Chavez established the group with Whorton, his brother-in-law.

“As it’s grown, we get more donations and have more people who want the bikes and need them,” Chavez said.

The bikes went to clients of F&CS Early Childhood Program. It provides family support and mental health services to children and their families in 13 Head Start and Early Head Start sites operated by Community Action Project Tulsa.

Two Men and a Truck delivered the bikes to the American Legion parking lot just southwest of F&CS’ central location at 650 S. Peoria Ave.

F&CS staff lined the bikes up under the afternoon sun, and volunteers matched the children up with bikes right-sized for them, along with helmets, provided by SafeCare, to ensure they ride safely.

Academy Sports and The Burnstein Foundation helped provide the bikes.

Wednesday’s giveaway pushed to 500 the total bikes and helmets given by 500 F&CS and Humble Sons’ bikes to children and families in 2015.

About Family & Children’s Services
For 90 years, Family & Children’s Services has been the place to turn for help with problems that seem overwhelming and too difficult to handle alone. The agency restores children’s well-being, heals victims of abuse, strengthens individuals and families, and provides hope and recovery for adults suffering from mental illness and addictions. Today, its life-changing services help one in six Tulsans.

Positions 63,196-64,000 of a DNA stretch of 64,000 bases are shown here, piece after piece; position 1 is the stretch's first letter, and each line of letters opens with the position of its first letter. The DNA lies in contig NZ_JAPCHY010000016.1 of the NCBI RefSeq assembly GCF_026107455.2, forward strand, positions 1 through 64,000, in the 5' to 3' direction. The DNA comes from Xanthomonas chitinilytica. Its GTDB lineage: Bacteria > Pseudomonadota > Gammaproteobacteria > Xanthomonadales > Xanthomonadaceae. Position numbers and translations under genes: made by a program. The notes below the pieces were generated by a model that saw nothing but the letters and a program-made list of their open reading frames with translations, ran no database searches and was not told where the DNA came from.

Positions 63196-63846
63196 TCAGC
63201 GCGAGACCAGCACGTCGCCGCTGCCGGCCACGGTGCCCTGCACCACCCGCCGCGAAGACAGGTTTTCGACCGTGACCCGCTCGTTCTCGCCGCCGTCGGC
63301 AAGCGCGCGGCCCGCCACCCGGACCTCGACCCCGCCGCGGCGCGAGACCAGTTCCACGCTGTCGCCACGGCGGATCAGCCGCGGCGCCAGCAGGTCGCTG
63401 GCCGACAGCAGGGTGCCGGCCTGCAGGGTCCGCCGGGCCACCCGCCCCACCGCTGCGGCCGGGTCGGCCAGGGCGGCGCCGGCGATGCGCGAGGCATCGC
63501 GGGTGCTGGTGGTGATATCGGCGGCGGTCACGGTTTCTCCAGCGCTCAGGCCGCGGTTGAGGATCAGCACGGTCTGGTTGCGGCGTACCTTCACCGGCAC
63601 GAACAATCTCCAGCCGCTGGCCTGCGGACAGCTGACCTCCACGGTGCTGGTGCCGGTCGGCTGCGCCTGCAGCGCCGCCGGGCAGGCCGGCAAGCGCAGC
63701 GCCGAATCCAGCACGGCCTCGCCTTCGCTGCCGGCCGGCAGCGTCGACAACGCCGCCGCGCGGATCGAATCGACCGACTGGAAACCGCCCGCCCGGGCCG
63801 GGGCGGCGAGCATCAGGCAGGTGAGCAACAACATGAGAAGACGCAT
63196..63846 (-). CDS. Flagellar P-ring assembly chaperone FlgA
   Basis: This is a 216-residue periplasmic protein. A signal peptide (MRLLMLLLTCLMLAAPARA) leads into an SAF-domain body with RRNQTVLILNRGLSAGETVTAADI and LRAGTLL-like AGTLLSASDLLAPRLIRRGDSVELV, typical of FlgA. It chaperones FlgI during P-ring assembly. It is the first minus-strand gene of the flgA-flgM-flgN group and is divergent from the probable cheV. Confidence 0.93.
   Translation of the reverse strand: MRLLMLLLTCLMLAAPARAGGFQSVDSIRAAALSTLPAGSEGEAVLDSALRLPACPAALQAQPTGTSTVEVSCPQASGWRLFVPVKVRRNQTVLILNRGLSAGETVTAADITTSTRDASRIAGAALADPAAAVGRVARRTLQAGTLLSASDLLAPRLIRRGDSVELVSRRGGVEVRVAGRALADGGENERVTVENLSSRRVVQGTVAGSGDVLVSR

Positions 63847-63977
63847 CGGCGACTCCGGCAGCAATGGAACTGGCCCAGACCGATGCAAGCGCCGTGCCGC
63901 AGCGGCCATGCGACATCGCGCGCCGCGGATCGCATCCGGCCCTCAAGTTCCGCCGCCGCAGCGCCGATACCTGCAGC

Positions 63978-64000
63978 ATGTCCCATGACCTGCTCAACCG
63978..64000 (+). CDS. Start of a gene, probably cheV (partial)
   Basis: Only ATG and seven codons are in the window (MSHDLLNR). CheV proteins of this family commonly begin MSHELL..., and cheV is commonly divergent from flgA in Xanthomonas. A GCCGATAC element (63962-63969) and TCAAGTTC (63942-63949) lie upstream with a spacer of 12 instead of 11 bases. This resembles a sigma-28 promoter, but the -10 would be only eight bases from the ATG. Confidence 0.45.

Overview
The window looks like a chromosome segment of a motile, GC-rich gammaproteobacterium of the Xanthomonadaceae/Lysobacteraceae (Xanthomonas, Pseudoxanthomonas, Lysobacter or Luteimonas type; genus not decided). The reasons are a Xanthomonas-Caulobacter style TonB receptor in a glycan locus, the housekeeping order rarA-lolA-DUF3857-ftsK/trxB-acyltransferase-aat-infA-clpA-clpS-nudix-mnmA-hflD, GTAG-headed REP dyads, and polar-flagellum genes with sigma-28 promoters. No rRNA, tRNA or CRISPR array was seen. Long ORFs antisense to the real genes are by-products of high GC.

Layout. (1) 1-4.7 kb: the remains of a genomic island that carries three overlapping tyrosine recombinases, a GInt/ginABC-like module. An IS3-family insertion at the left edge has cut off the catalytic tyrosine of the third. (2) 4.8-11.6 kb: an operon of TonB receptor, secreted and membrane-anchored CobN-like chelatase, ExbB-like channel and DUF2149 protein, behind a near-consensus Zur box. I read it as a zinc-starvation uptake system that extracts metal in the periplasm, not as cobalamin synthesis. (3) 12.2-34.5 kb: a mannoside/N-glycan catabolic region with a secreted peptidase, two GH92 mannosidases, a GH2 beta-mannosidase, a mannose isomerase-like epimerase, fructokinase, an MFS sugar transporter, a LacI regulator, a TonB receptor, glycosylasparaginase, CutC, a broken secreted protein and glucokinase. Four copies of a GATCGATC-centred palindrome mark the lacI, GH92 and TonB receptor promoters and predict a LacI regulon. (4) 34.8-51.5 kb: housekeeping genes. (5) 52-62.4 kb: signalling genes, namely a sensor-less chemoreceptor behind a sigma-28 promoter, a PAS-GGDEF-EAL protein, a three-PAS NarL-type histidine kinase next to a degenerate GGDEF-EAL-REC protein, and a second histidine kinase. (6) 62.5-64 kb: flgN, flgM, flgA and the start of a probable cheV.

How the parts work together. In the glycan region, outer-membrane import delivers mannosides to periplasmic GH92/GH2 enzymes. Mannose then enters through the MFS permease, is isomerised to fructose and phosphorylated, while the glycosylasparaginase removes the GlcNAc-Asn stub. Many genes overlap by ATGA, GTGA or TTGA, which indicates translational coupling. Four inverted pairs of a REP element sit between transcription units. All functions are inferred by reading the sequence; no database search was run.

Family & Children’s Services is a partner agency of the Tulsa Area United Way. F&CS is also a member of the following national organizations: Mental Health Corporations of America and the National Council for Community Behavioral Healthcare. F&CS is certified with distinction as a community mental health center by the Oklahoma Department of Mental Health and Substance Abuse Services. F&CS is also certified with distinction as a Community Mental Health Center by the Oklahoma Department of Mental Health and Substance Abuse Services. Additionally, F&CS is certified by the Oklahoma Department of Mental Health and Substance Abuse Services as an Outpatient Alcohol and Drug Treatment Program and certified with distinction as a Gambling Treatment Program.